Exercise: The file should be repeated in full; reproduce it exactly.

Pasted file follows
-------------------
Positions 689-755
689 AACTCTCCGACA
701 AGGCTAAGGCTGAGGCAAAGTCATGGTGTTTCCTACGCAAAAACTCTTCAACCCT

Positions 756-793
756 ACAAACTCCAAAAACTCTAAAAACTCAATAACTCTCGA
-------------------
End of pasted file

Positions 689-755
689 AACTCTCCGACA
701 AGGCTAAGGCTGAGGCAAAGTCATGGTGTTTCCTACGCAAAAACTCTTCAACCCT

Positions 756-793
756 ACAAACTCCAAAAACTCTAAAAACTCAATAACTCTCGA